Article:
Anglican governor rejects 'shocking' report into Birmingham schools

Mon 09 Jun 2014
By Sarah McAllister

An Anglican priest and governor of one of the schools criticised in a report by the education watchdog into suggestions of a takeover plot by hard-line Muslims has rejected Ofsted's claims. 

The chief inspector of schools has published what he says is a "shocking" report into claims of extremist plots to take control of schools in the city, with at least five schools being placed in special measures.

Park View Academy, Golden Hillock and Nansen Primary have all been rated 'inadequate' by Ofsted.

Father Oliver Coss is an Anglican priest and governor at Regent's Park School, one of the 21 schools put under investigation by Ofsted.

He told Premier's Marcus Jones on the News Hour why he thinks there's been an overreaction by Ofsted. 

One girl, who didn't want to be identified, thinks her school's too extreme.

She said: "they're strict with us basically and they use religion as an excuse.

"Basically, they don't want boys and girls to mix and stuff and if they see you talking to a boy they'll call your parents or come to your house, which they did to a lot of people."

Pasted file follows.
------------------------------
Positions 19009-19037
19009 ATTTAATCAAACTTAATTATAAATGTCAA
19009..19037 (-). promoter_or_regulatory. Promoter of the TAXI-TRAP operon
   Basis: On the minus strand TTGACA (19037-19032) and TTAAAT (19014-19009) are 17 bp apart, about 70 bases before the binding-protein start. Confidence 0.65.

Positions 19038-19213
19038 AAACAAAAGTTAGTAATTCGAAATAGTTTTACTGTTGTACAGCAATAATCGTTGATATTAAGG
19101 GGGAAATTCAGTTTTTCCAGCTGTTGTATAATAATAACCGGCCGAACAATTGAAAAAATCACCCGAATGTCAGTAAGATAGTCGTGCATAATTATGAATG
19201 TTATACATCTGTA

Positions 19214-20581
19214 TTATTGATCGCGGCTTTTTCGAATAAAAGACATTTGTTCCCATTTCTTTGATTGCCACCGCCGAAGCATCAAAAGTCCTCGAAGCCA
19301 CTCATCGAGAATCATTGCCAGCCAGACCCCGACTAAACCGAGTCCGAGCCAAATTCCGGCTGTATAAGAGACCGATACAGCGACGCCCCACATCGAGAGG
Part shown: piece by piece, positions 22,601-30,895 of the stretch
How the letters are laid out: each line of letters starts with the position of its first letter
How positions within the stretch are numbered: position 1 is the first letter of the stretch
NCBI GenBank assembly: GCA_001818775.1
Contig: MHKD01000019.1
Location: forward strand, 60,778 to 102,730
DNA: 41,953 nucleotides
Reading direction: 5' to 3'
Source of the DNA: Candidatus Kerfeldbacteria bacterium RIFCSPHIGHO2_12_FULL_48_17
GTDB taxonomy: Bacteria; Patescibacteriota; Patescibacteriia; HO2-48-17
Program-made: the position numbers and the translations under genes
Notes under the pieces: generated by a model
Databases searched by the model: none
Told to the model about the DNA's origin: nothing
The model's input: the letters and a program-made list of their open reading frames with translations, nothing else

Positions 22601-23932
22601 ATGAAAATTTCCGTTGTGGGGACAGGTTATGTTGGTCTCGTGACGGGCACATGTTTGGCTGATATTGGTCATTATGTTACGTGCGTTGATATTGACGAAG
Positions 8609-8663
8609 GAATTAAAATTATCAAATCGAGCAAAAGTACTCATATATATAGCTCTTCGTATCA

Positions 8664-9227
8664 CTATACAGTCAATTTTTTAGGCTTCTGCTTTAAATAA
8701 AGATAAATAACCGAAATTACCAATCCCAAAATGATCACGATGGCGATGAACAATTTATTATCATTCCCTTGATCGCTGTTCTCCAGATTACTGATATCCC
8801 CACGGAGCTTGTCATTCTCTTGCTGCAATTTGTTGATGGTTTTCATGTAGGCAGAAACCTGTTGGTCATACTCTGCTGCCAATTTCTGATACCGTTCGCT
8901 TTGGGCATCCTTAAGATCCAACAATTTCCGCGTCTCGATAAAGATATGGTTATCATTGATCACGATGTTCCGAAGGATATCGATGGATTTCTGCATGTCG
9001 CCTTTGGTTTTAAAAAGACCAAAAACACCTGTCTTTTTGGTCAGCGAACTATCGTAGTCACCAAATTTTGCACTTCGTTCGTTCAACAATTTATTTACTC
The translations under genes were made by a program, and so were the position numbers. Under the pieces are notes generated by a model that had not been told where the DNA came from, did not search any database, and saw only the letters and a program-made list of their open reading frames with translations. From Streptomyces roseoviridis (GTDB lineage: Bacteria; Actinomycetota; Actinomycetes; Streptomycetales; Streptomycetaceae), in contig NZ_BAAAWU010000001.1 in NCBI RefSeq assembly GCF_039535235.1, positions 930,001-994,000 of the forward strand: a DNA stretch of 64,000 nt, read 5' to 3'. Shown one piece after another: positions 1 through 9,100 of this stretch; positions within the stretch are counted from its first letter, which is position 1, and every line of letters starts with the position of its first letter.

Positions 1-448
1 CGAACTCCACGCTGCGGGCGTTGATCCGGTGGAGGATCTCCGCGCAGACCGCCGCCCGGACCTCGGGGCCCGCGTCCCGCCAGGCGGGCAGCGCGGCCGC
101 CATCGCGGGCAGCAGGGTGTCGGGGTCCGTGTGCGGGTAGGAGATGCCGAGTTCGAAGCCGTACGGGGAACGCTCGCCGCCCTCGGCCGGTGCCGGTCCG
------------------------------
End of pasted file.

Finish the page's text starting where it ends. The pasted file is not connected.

However, Park View Educational Trust's vice-chair David Hughes has also defended his school's performance, he said: "We support the role of Ofsted in holding schools to account in a fair and transparent way, but we wholeheartedly dispute the validity of these gradings.

"Park View, Golden Hillock and Nansen are categorically not 'inadequate' schools".

Liam Byrne MP is calling for a new interfaith task force to be set up to help deal with the fall out of these investigations.

He claims Muslims are being unfairly represented and says he's already begun discussions with the Bishop of Birmingham, Rt Revd David Urquhart, about how to go about setting up the group.

Dr Andrew Smith is Director of interfaith relations for the Bishop of Birmingham.

He tells Premier talks are needed to find the best way forward.

Home Secretary Theresa May's responded in the House of Commons this afternoon.

After reports suggesting there was conflict over the issue between her and Education Secretary Michael Gove, she praised her colleague for intervening.

She said: "Yes we need to get to the bottom of what has happened in the schools in Birmingham, but it is thanks to this Education Secretary that the Department of Education has for the first time, a dedicated extremism unit to try to stop this sort of thing from happening."

Another inquiry by the Education Funding Agency has also been published; it found some schools hastily arranged Christian events ahead of a visit by inspectors to make them look more cultural.

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